Mills in China's top steel city face new pollution penalties
20 July 2015
China's top steel producing city of Tangshan will punish firms if they fail to meet tough new pollution standards over the next three months, according to new industry guidelines, a move that could force closures and help ease a severe capacity glut.
China is using tougher environmental rules to help tackle a severe glut of steel capacity that has depressed prices and saddled much of the sector - the world's biggest - with crippling debt.
Already struggling with record low prices and rising environmental compliance costs, firms could now have their power prices tripled if they fail to pay for the work required to meet the new standards, analysts estimated.
The new measures, dated July 1 and circulated over the weekend by traders and analysts, target big industrial coal and water consumers in Tangshan, including coal-fired power plants, cement manufacturers and steel producers. The measures, reviewed by Reuters, also ban the sale and utilisation of low-grade coal.
As a result, billet prices in Tangshan have risen by as much as 60 yuan per tonne, according to analysts at Xiben New Line E-Commerce, a steel trading platform in Shanghai.
"With the industry now facing severe losses, and with more and more steel mills cutting output, the unusual price movements in Tangshan will raise confidence among traders in other regions and see an increase in prices across the board," the analysts said in a note.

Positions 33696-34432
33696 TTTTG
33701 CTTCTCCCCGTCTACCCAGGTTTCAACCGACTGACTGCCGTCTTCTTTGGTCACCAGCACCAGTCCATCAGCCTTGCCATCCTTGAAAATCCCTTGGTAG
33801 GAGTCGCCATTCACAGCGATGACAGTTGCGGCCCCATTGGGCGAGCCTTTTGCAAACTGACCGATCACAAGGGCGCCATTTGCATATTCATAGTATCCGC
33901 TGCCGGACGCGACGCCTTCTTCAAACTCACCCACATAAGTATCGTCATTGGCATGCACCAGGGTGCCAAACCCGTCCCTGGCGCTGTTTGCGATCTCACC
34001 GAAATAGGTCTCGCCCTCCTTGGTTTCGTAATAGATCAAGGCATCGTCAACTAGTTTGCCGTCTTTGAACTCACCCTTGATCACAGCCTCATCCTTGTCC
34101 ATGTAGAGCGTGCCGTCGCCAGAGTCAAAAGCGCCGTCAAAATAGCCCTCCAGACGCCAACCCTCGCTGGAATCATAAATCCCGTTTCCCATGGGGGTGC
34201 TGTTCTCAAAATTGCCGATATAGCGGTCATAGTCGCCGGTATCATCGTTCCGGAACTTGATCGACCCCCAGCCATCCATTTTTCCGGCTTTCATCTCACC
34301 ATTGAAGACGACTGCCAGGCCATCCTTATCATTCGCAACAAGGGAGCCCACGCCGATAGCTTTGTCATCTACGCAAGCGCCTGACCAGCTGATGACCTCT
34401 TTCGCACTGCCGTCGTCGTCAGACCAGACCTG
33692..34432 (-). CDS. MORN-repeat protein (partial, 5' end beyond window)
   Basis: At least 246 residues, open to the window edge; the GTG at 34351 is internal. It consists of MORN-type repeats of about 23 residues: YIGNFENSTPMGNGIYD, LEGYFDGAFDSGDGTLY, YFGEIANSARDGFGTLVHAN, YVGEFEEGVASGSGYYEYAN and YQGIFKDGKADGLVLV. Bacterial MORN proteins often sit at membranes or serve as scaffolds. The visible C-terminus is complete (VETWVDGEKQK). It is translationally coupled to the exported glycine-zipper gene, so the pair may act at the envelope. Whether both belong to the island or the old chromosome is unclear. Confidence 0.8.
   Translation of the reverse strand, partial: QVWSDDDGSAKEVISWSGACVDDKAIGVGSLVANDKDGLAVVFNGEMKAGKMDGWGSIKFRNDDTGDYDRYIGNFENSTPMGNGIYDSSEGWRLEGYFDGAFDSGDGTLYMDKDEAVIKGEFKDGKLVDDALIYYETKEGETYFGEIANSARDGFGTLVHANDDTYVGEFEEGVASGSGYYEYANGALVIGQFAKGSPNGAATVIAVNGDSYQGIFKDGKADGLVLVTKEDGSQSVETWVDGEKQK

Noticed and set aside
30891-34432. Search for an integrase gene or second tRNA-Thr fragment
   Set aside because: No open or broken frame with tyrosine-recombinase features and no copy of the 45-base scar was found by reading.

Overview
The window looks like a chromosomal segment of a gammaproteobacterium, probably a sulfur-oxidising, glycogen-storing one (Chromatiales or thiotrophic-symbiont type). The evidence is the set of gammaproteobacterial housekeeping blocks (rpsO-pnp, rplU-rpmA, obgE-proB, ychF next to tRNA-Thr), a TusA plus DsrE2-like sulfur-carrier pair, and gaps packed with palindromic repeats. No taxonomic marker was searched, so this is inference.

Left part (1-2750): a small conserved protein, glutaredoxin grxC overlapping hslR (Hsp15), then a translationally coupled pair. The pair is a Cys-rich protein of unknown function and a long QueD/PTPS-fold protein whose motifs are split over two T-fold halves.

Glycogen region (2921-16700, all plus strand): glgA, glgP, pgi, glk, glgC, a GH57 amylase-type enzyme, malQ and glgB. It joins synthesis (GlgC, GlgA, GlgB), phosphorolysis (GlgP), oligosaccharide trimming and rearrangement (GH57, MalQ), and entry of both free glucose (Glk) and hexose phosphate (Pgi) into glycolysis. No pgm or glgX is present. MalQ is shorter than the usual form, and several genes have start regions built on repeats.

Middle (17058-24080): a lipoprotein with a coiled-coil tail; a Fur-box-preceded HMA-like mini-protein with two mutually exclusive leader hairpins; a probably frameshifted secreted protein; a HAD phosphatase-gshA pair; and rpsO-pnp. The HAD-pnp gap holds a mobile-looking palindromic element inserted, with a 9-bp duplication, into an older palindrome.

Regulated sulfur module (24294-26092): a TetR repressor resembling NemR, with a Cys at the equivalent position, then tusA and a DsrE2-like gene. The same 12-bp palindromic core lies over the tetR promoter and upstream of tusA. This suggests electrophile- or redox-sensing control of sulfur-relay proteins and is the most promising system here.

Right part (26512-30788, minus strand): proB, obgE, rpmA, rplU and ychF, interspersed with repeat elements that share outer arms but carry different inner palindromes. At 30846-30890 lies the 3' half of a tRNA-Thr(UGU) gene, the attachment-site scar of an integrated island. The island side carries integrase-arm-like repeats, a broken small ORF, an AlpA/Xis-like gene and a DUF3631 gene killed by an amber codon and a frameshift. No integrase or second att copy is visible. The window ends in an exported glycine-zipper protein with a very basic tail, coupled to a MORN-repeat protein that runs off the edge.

In order to comply with the new emissions standards, 29 steel enterprises will have to upgrade a total of 104 blast furnaces, 182 converters and 22 sintering plants by the end of October, the document said. Enterprises that fail to do the work in the stipulated time will face higher power prices.
Tangshan, which is located around 150 kilometres (90 miles) from the capital Beijing, produced around 90 million tonnes of crude steel last year, more than the whole of the United States.
It is regularly listed among China's most polluted cities, and it is under pressure to shed at least 28 million tonnes of capacity over the 2013-2017 period.
Tangshan is the top steel producing city in Hebei province, which is aiming to shed 60 million tonnes of steel production capacity over the 2013-2017 period.
Chinese steel mills have already been facing rapidly rising environmental compliance costs at a time when demand is slowing and steel prices are the lowest in more than 20 years.